April 2nd, 1809
A farm north of York, Occupied Norselaw
Edouard breathed a sigh of relief as he ducked under the overhanging branches to enter the clearing. He’d been afraid that Gunhild might not be there, in which case he’d have marched out tomorrow without a word, or at most with some quick scrawled note left with a messenger boy who could be trusted not to give it to her father. But she was sitting in her usual spot on the stump of a tree, wearing her good go-to-church gown, although long experience with meeting her here convinced him it did not conceal the amount of underwear she’d worn to church. She saw him and smiled, making his heart leap in automatic response before he remembered his news.
“Gunhild,” he began, “there is bad news.”
She nodded tranquilly. “Your legion has been reassigned overseas, and you with them. So we’ll meet no more in the forest.”
He gaped at her. Two questions were trying to make their way out his throat, and blocking each other; so he did not ask either how she had known, or how she could take it so bloody calmly, but instead stood goggling like a new-caught slave seeing the walls of Sus for the first time.
She rose, smiling. “You’re surprised that I knew? But dear Edouard, you are hardly our only pipeline into the affairs of the XIV Legion. Only the most useful one. And the sweetest. Really, I’ll miss you quite a bit. Where did you say you were going, again? Perhaps I might write.”
“Egypt,” he choked out, “to fight the Georgians.” His thoughts were clearing as he began to understand that she had betrayed him; thinking like an officer was a relief when the lover could only grieve. Belatedly it struck him that she might not have known where they were headed, and that he had handed her valuable information – but then, Norway was, after all, an ally of Brittany, in this year 1809. An untrusted ally, certainly, and it was not unreasonable that they would be untrusting as well, and keep an eye on the Legions stationed to garrison their old lands. Not a killing matter, then; not aiding an enemy in time of war. With that thought, the officer ducked down again, leaving the lover – no! The man who had kept a mistress! He had his pride, after all.
“Ah, good,” he said coolly, trying for indifference – he had only come as a courtesy to a mistress, a servant almost, not – certainly not! – in a bid to carry a local girl with him to Egypt, as his wife. “You know. Then there is nothing I need say about the matter. I shall bid you adieu, my dear, with a small token of my gratitude.” He was amazed at his ability to keep his voice steady, when he wanted mainly to cry; but she needn’t see that. He reached into his pouch for some golden crowns; he couldn’t really afford any such extravagance, but the need to hurt her back was strong in him, and giving her money – as though he had only hired her, or thought of her as a whore! – was the best he could do.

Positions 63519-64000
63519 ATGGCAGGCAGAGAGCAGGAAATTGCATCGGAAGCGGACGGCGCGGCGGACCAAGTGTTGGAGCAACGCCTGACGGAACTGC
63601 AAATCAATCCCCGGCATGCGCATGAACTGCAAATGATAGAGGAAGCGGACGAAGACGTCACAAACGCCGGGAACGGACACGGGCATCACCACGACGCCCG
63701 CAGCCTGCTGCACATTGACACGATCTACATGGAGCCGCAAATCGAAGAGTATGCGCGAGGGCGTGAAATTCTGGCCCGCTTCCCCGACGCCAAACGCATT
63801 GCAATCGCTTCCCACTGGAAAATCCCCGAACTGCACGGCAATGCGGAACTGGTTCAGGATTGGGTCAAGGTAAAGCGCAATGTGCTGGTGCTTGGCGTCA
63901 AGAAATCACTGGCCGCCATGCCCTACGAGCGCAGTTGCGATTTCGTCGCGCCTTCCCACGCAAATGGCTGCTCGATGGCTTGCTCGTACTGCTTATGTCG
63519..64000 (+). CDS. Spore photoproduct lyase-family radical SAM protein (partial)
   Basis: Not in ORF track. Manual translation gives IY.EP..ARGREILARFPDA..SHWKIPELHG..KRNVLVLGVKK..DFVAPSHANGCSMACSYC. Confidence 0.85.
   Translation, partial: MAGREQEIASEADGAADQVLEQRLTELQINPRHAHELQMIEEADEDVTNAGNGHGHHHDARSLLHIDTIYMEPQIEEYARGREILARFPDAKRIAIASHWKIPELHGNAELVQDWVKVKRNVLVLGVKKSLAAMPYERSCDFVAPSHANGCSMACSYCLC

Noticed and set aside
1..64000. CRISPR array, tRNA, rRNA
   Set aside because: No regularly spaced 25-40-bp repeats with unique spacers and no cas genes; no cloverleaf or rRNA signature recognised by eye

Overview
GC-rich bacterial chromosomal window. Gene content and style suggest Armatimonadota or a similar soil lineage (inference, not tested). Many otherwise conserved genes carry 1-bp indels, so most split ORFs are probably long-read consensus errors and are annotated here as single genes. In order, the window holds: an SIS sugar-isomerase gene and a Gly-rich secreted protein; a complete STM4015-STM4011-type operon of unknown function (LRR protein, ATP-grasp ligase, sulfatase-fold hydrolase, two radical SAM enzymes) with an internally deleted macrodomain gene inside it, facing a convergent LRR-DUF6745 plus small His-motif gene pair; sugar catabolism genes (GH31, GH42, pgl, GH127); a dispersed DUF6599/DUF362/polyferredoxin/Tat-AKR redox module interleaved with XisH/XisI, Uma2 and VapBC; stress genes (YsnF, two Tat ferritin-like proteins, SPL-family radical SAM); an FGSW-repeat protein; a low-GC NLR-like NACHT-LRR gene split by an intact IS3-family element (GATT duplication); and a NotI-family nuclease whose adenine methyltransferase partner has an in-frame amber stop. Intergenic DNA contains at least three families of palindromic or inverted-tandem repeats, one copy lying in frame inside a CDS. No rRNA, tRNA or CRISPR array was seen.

Or was it? He thought for a moment of a secluded forest glade, which had held cries of passion and ringing laughter without anyone hearing. Perhaps nobody would hear a murderous shout or a dying scream, either. His hand went from pouch to sword and his lips drew back from his teeth. He was moving slowly, though, his mind not quite made up to the deed – it is hard to decide to kill a recent lover – and Gunhild moved like lightning. The pistol she drew from between her breasts was small, but its barrel looked like a cannon’s mouth.
“Your first thought was smarter, Edouard. If it makes you feel better, I’m actually sorry to hurt you like this. But after all, you’re an officer of the army occupying my homeland. Think of it this way” – her teeth were bared, but you couldn’t call it a smile – “you’re just one more way for Brittany to fuck Norway, eh? So this time we got some of our own back. Just information, that’s all. So sure, drop your coins at my feet, salvage your pride. Call me a whore if you like; what do I care? I’ve been well paid, after all.” Her face softened. “And, fair’s fair, you were not an unpleasant trick. I really am sorry to see you go, Edouard. Were you going to ask me to marry you?”
Numb, he nodded, trying to recapture murderous anger. It had felt a lot better than this emptiness. She smiled wryly. “You are a sweetheart. Not many officers marry their local girls. But no. Not while Breton legions stand on Norwegian soil. There are some who forget that, even among the Ynglings. But not me, nor any of mine. My family came here four hundred years ago, in the land-taking after the Scots war, did you know? There are eleven generations of my ancestors lying in our graveyard. The first settler was my namesake, Gunhild, daughter of Helga. There were not many men in the land then, and she took the title in the female line and held it against storm and bandits; when my mother dies it comes to me.”
She bent down carefully, still keeping the pistol pointed at him, and took a handful of the bare earth, pine needles stuck in it. “Here. I give you this; I seize you lawfully of this earth of the Norse Law. Keep it, in my memory. When it is all that Brittany holds of Norway… come again and see me, if you live, and if the Egyptian maids can’t soothe your heart. Perhaps your suit might prosper. But not today.”
He took her hand, numbly, and the earth in it. He might have taken her pistol then, and killed her even so, for she darted in, nimble as ever, to kiss him on the lips, fleetingly. Then she was gone, leaping like a doe through the early-summer twilight. And there was nothing to do, except begin the long march to Egypt.